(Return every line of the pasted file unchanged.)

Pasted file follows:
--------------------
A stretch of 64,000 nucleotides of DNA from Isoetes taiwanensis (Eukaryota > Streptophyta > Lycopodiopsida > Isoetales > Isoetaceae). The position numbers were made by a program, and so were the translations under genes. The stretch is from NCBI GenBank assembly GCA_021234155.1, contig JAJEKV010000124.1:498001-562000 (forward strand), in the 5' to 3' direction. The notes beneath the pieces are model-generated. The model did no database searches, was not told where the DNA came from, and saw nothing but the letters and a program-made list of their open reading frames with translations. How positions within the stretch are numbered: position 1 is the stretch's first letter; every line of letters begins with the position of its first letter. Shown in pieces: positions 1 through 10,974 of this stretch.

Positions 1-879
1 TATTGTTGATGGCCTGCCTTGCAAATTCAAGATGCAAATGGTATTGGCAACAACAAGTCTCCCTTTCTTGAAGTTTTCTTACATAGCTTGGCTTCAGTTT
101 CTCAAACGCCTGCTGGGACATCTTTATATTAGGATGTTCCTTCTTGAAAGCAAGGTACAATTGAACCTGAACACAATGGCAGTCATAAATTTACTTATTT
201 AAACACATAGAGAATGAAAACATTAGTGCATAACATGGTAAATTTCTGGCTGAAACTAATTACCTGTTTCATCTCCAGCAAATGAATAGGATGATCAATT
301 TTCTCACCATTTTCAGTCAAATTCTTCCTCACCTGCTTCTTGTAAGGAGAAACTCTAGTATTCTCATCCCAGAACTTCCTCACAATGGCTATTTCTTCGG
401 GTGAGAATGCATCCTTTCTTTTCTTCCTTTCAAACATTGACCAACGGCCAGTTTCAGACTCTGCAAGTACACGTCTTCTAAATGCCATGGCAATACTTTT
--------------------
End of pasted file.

A stretch of 64,000 nucleotides of DNA from Isoetes taiwanensis (Eukaryota > Streptophyta > Lycopodiopsida > Isoetales > Isoetaceae). The position numbers were made by a program, and so were the translations under genes. The stretch is from NCBI GenBank assembly GCA_021234155.1, contig JAJEKV010000124.1:498001-562000 (forward strand), in the 5' to 3' direction. The notes beneath the pieces are model-generated. The model did no database searches, was not told where the DNA came from, and saw nothing but the letters and a program-made list of their open reading frames with translations. How positions within the stretch are numbered: position 1 is the stretch's first letter; every line of letters begins with the position of its first letter. Shown in pieces: positions 1 through 10,974 of this stretch.

Positions 1-879
1 TATTGTTGATGGCCTGCCTTGCAAATTCAAGATGCAAATGGTATTGGCAACAACAAGTCTCCCTTTCTTGAAGTTTTCTTACATAGCTTGGCTTCAGTTT
101 CTCAAACGCCTGCTGGGACATCTTTATATTAGGATGTTCCTTCTTGAAAGCAAGGTACAATTGAACCTGAACACAATGGCAGTCATAAATTTACTTATTT
201 AAACACATAGAGAATGAAAACATTAGTGCATAACATGGTAAATTTCTGGCTGAAACTAATTACCTGTTTCATCTCCAGCAAATGAATAGGATGATCAATT
301 TTCTCACCATTTTCAGTCAAATTCTTCCTCACCTGCTTCTTGTAAGGAGAAACTCTAGTATTCTCATCCCAGAACTTCCTCACAATGGCTATTTCTTCGG
401 GTGAGAATGCATCCTTTCTTTTCTTCCTTTCAAACATTGACCAACGGCCAGTTTCAGACTCTGCAAGTACACGTCTTCTAAATGCCATGGCAATACTTTT